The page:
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The Not-Too-Early Guide to the Upcoming Senate Primaries

Democrats have a path to keeping control of the Senate, but it’s a treacherous, multistate tightrope walk that they’ll have to execute perfectly.

Alex Wong/Getty Images
Georgia Senator Raphael Warnock is in a tight race for reelection in 2022.

Spring has sprung and with it come primaries, which are going to start kicking into gear fairly soon. Texas, in fact, already held its contest back in March; the state will hold runoff voting on May 24 in races where no one topped 50 percent. Of these, the most notable is between conservative Democratic incumbent Henry Cuellar and progressive challenger Jessica Cisneros in House’s 28th district. Ohio, where erstwhile reasonable human turned Trumpy extremist J.D. Vance (who just snared 45’s endorsement) is facing off against perennially unreasonable human and Trumpy extremist Josh Mandel, resembles a passageway into America’s moral sewer; its primary is looming on May 3.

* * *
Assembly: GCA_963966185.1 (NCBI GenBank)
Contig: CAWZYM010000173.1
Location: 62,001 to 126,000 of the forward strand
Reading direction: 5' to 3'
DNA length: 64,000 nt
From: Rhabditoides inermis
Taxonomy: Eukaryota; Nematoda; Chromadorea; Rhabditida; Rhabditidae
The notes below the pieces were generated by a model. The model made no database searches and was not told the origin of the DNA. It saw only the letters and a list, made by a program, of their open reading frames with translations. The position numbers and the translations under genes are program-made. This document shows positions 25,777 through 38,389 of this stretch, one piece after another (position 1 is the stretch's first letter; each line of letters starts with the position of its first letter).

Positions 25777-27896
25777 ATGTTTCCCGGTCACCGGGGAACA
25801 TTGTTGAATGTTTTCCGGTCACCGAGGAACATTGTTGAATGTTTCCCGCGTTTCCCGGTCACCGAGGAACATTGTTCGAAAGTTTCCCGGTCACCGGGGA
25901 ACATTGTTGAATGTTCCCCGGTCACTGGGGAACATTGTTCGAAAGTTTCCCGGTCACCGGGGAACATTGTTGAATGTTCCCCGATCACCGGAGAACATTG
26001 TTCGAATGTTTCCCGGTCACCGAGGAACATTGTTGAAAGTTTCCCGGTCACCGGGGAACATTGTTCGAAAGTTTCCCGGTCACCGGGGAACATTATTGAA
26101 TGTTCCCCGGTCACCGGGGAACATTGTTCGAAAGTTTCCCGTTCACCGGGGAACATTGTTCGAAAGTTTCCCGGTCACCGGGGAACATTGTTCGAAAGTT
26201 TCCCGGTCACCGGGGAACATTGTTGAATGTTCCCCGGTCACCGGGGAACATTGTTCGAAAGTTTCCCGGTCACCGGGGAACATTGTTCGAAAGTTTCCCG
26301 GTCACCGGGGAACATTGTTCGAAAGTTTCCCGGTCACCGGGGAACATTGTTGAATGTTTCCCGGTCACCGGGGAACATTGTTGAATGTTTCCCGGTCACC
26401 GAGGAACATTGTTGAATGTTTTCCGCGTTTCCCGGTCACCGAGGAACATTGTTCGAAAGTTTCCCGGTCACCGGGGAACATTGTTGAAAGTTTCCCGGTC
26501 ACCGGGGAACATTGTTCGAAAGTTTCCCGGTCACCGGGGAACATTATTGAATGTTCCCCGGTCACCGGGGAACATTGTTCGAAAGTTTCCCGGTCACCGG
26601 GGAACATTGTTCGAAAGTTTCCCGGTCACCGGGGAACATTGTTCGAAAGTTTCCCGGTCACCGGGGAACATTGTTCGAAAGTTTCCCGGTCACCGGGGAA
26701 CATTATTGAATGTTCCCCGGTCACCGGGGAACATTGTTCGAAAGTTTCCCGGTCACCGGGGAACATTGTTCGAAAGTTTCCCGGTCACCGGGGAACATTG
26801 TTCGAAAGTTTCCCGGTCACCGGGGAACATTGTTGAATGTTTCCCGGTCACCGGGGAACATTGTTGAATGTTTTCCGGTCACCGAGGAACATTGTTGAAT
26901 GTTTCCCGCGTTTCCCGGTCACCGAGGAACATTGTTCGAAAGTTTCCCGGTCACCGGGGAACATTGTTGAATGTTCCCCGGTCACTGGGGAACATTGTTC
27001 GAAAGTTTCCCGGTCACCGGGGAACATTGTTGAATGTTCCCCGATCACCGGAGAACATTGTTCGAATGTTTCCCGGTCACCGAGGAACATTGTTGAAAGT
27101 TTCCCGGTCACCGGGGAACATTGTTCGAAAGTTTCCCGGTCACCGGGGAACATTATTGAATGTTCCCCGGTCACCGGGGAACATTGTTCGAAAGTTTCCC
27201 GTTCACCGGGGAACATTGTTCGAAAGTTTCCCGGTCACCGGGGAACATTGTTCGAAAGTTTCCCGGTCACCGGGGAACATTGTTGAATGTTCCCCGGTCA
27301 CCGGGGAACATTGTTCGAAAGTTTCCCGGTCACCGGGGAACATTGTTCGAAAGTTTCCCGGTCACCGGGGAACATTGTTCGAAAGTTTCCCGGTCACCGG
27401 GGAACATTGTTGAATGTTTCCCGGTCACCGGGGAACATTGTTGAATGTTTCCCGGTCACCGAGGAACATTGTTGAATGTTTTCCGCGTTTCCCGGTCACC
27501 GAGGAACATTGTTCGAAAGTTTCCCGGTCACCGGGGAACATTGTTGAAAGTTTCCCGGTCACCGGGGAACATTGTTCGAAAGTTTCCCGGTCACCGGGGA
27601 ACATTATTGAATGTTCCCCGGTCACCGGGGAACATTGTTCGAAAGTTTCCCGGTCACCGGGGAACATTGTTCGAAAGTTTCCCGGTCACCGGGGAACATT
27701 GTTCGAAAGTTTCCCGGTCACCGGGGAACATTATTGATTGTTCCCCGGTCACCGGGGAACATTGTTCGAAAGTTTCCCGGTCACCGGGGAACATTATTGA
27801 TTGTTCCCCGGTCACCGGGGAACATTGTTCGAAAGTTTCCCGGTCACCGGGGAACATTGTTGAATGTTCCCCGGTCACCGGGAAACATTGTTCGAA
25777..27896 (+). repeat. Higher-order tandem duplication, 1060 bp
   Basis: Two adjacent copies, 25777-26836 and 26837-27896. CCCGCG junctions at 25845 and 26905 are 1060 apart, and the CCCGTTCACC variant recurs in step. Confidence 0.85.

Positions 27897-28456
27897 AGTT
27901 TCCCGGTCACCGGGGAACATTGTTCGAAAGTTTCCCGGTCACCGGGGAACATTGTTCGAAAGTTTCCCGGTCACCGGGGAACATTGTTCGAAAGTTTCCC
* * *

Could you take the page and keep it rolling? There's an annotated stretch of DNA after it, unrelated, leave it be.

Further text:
It’s time to start paying attention. To get you caught up, let’s size up the state of play in some key Senate races, starting with the top four seats Democrats need to defend.

Georgia. Democrats are desperate for Raphael Warnock to hold the seat he won by a whisker in 2020. He seems a completely admirable and honorable man, and he’s running against an opponent who is both a complete idiot (he recently railed against “CTR,” in an attempt to critique critical race theory) and basically a self-acknowledged domestic abuser. (“I’m always accountable to whatever I’ve done.” Gee, thanks.) But Herschel Walker, a former University of Georgia Heisman Trophy winner, has Trump’s backing and is running right after the Dawgs won the national championship. That makes everybody feel good about Georgia football, the new season of which will be well underway come November. He’s up in most polls by one to five points. (I’m using FiveThirtyEight numbers in this column except where noted.) While this nincompoop becoming a senator would be a tragedy, it would hardly be the first. Maybe Stacey Abrams’s vaunted turnout machine can help Warnock, but she’s down about five points in most polls to incumbent Brian Kemp.